Think park

Varisa's father has given her this valuable property to create her dream project, a community space in the heart of Chiang Mai's art scene.

By | Tue 27 Jan 2009

Varisa ‘Gift’ Passakornnatee is a bright 24 year old graduate in theatre design from St Martin’s School of Arts in London. She is also the daughter of the founder of the Oishi empire: hundreds of Japanese buffet restaurants throughout Thailand, frozen foods, water, green tea and a host of other products and services. Gift returned to Bangkok six months ago and begged her father to find her a space where she can perhaps open up an art museum. Her father’s gift to her was the purchase of five rai of land on the corner of Nimmanhaemin and Huay Kaew Roads where she has created Think Park. Incidentally, and while he was about it, he also purchased land on the other side of the Huay Kaew Road where a community mall will be built in conjunction with SF Cinema group.

“I can not believe the generosity of my father,” Gift gushed. “He has given me this valuable property to create my dream project, a community space in the heart of Chiang Mai’s art scene, Nimmanhaemin. I wish to create a space where local artists can come to exhibit, where international artists will visit and where families can spend a day out together enjoying art, crafts, and unique small businesses which fit into our concept.” Gift is still running various branches of her family business in Bangkok working on designs for boutique hotels and a restaurant. However, she wishes to start small – not wanting to take much more from her father, and grow organically and sustainable. She aims to organise art-based events every three months or so.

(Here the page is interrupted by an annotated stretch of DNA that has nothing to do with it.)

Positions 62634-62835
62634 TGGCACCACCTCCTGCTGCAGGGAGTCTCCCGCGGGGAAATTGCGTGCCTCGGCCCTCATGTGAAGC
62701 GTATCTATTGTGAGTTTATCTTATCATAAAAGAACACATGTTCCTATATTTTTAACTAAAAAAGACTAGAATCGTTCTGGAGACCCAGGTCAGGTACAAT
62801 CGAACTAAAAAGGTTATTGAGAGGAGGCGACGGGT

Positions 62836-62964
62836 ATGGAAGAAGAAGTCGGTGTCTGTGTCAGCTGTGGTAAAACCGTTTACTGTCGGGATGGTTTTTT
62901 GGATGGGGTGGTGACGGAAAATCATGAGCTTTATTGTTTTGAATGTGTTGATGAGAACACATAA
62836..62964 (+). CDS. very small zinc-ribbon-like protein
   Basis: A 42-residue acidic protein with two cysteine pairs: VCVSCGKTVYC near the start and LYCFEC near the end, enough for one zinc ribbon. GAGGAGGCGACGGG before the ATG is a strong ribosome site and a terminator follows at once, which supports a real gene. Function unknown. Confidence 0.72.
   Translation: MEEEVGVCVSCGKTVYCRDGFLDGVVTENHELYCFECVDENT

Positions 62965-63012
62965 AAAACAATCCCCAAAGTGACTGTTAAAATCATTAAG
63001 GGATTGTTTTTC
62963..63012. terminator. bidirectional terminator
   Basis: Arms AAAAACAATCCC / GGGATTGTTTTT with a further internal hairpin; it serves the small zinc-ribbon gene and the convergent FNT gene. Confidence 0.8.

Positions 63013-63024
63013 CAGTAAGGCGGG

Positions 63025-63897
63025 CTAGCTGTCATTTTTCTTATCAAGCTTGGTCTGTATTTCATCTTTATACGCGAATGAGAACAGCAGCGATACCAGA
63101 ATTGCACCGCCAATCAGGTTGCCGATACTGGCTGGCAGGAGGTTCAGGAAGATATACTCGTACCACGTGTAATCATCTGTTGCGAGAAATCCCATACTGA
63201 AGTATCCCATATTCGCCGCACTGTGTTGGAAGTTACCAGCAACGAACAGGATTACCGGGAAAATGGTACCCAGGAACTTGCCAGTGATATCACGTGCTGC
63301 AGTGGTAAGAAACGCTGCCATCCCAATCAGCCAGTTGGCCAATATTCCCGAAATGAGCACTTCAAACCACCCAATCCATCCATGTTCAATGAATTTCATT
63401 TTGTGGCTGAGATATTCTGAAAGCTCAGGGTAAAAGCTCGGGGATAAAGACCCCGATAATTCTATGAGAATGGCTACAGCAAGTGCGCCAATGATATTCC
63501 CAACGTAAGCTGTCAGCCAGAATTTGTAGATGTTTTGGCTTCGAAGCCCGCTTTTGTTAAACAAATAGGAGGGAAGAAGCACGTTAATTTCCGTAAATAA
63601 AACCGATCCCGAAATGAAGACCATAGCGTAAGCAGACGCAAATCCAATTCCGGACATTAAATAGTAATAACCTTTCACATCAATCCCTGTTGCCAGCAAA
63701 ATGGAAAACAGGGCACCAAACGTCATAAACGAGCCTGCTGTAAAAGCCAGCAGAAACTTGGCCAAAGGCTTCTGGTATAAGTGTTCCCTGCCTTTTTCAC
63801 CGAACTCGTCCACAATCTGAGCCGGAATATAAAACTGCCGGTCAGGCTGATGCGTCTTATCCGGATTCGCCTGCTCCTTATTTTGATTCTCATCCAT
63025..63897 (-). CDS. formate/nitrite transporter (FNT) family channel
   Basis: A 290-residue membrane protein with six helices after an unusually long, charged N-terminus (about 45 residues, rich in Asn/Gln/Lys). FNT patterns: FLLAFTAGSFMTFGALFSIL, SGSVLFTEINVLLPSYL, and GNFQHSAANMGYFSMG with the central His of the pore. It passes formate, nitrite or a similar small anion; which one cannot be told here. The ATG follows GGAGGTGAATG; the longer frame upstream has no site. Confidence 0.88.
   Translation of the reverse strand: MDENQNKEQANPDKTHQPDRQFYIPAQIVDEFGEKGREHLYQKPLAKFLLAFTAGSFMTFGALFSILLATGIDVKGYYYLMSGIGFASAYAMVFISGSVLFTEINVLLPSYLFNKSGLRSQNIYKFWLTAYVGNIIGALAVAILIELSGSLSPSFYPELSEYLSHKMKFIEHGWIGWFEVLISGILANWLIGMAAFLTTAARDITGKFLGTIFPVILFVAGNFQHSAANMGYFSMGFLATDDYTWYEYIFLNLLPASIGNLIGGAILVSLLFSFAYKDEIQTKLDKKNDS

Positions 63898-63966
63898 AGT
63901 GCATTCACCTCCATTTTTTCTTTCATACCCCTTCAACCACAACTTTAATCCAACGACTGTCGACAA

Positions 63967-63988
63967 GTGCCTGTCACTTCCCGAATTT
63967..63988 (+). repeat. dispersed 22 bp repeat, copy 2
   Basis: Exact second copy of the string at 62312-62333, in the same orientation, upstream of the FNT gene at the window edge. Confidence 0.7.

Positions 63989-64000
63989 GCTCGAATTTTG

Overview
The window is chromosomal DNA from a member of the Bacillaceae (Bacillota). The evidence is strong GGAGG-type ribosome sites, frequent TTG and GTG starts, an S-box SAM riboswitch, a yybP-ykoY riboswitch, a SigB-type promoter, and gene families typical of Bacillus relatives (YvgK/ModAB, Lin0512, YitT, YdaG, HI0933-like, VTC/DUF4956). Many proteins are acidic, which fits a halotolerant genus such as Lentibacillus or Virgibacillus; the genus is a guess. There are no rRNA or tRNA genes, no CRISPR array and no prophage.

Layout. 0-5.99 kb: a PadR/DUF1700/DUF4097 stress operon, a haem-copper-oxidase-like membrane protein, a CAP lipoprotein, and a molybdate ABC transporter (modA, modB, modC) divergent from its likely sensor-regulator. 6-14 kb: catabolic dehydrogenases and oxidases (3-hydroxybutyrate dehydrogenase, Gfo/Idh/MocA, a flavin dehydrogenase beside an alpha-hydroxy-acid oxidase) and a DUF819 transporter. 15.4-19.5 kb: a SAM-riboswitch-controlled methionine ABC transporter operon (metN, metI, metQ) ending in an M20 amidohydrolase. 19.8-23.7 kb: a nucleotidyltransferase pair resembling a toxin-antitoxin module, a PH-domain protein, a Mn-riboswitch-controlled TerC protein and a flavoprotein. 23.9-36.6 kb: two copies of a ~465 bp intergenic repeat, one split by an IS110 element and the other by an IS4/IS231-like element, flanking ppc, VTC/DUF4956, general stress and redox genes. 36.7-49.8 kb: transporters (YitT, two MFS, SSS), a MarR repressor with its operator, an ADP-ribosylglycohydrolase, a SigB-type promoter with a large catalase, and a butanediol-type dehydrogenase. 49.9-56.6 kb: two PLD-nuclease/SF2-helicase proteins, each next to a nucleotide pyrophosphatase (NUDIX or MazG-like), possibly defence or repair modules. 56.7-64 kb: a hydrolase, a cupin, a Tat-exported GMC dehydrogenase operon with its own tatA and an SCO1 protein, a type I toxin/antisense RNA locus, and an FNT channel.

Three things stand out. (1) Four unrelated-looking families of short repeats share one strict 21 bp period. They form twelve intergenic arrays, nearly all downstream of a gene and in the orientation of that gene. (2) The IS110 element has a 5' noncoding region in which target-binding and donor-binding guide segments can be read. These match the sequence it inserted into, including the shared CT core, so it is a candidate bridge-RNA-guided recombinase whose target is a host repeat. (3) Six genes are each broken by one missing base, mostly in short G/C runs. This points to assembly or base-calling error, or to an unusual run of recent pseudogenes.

“Nimmanhaemin Road is full of artists and artisans,” continued Gift. “We simply wish to be a part of the community and help to encourage and create art. I have spent much of my time asking advice from artists and people with knowledge in the field and most of them tell me not to be over ambitious, even though my vision is of a humble version of the Tate Modern. I will listen to, and try to understand Chiang Mai and its people before I do anything too big. I am very excited and fortunate.”